Tipping and bargaining are not expected in French Polynesia, although many of the restaurants in the larger resorts will leave a space on your bill for a tip if you choose to leave one. It is sometimes possible to bargain for discounts on black pearls, or on arts and crafts when buying direct from an artist.
The unit of currency in French Polynesia is the franc cours pacifique (CFP), referred to simply as the Pacific Franc, although the Euro is now widely accepted and is generally used at all the larger resorts.
The Polynesians are generally extremely laid back, and there are few situations which are likely to cause embarrassment. Dress is casual, with sarongs, shorts and T-shirts being the most common attire. The Polynesians are very religious, so dress appropriately if attending a church service, and if you visit archaeological sites, do not touch or move the sacred stones or tikis, these areas are of great spiritual importance. When visiting a Polynesian home, or if you are staying in a smaller, family-run property, you should remove your shoes at the front door.
Our country specialists can advise on any safety concerns you may have. For current information, please refer to the Foreign & Commonwealth Office website.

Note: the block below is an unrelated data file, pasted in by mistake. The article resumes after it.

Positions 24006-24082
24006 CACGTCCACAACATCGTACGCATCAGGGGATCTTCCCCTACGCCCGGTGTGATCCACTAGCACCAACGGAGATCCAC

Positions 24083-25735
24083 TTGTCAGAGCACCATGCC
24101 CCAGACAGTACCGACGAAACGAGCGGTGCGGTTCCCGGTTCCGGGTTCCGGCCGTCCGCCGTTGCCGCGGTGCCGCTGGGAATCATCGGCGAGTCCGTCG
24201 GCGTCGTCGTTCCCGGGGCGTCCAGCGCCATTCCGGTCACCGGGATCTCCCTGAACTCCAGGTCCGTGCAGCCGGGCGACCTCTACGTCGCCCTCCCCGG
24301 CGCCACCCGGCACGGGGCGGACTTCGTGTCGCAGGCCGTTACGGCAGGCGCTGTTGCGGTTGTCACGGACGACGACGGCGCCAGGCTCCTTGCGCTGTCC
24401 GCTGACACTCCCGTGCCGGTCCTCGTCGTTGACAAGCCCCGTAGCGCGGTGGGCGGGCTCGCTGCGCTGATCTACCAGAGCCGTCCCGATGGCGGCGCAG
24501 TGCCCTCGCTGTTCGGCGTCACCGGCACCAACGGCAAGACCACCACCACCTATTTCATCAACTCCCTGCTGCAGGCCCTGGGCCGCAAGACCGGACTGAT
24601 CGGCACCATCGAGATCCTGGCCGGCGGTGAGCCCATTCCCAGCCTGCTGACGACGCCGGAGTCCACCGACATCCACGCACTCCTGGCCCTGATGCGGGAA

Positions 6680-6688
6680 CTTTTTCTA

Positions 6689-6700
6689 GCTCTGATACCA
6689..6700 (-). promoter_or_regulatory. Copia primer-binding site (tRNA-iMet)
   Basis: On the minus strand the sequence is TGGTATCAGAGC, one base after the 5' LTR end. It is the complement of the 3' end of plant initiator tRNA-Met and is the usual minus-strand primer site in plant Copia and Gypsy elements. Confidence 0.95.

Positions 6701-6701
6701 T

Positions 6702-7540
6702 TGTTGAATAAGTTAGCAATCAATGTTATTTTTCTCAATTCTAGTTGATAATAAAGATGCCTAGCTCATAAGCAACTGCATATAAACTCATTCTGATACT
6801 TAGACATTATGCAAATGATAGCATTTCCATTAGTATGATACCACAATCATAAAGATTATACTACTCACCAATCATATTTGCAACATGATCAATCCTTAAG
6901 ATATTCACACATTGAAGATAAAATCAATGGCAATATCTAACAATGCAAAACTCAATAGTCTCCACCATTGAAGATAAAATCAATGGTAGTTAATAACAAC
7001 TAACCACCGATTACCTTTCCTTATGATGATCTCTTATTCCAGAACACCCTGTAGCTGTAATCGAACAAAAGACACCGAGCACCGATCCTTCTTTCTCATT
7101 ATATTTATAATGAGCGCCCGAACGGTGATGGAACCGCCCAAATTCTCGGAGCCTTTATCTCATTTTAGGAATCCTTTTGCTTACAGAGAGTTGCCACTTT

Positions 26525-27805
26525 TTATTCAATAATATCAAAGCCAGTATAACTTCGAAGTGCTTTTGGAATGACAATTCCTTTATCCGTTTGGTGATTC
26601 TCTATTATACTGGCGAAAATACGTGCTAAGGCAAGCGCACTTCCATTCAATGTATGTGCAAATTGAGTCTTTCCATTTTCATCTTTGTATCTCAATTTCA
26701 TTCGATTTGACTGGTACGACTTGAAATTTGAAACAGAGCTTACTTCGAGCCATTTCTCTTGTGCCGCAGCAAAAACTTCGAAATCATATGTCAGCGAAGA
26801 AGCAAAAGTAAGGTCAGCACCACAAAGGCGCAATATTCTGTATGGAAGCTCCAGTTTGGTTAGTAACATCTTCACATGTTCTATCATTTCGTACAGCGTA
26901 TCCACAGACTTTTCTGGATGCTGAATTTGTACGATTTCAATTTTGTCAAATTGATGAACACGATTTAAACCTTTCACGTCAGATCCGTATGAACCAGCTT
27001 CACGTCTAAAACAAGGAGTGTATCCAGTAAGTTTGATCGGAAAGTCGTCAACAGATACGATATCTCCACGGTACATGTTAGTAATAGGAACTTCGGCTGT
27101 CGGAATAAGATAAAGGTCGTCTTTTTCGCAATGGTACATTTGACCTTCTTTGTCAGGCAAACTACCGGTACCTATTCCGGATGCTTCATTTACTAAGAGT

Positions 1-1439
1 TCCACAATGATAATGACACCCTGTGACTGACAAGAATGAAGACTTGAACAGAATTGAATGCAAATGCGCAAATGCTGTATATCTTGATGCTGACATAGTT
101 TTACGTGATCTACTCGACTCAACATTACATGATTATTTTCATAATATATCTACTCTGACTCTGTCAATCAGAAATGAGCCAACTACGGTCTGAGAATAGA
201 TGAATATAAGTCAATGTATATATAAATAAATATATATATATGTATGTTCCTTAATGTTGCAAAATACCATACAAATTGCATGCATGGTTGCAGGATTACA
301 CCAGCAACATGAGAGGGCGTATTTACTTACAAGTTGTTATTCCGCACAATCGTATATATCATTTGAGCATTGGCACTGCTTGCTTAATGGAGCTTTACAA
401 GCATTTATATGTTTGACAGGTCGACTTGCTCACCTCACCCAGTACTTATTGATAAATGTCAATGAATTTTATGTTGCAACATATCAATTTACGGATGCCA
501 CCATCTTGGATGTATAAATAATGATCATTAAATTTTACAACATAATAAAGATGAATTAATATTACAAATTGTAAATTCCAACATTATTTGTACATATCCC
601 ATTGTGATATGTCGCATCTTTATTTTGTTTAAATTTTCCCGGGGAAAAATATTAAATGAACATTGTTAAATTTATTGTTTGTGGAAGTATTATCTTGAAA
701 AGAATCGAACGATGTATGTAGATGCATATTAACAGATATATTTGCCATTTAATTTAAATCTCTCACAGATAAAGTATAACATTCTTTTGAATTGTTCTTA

'Blue Latitudes: Boldly going where Captain Cook has gone before'. Tony Horwitz follows the voyages of Captain Cook and sidekick Williamson
As with much of the South Pacific music is everywhere in French Polynesia. Tradional music has stong drumbeats and brings in guitar and ukeleles to create a unique sound. Sunday hymns are very important and the harmonies are enough to bring tears to your eyes. A visit to a Sunday morning church service can be well worth while.
Rather than a film or television programme it is the paintings of Paul Gaugin which are the most evocative of French Polynesia. Committing both the landscapes and the people of Tahiti to canvas he has managed to capture some of the real essence of the country inspiring many other artists to follow in his footsteps.
Poisson Cru is raw fish in coconut milk and is one of the most popular traditional dishes. Making the most of the abundance of sea food fish is a staple and is often accompanied with coconut milk, lime juice or vanilla based sauces. Much of the tradional food is cooked in a umu or underground over and going to a traditional feast whilst you are there is well worth while.
French Polynesia inspires you to gaze out to sea with a cocktail in hand. A good choice is the local favourite Maitai made with brown rum, pineapple, grenadine, lime juice and coconut liquer.
Ia ora na, nana (hello).
Overwater bungalows, beautiful lagoons, romantic honeymoons.
Black pearls, cultivated in the Tuamotu islands are a speciality of this area and make beautiful jewellery. Weaving is also a tradional craft and woven mats, baskets and bowls are readily available.
Start planning your tailor-made holiday to French Polynesia by contacting one of our specialists...
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Further reading:Tours in French PolynesiaWhen to GoItinerary IdeasPlaces to GoThings to DoAccommodationCountry Guides
Other countries in Australasia:AustraliaNew ZealandSamoaThe Cook IslandsFiji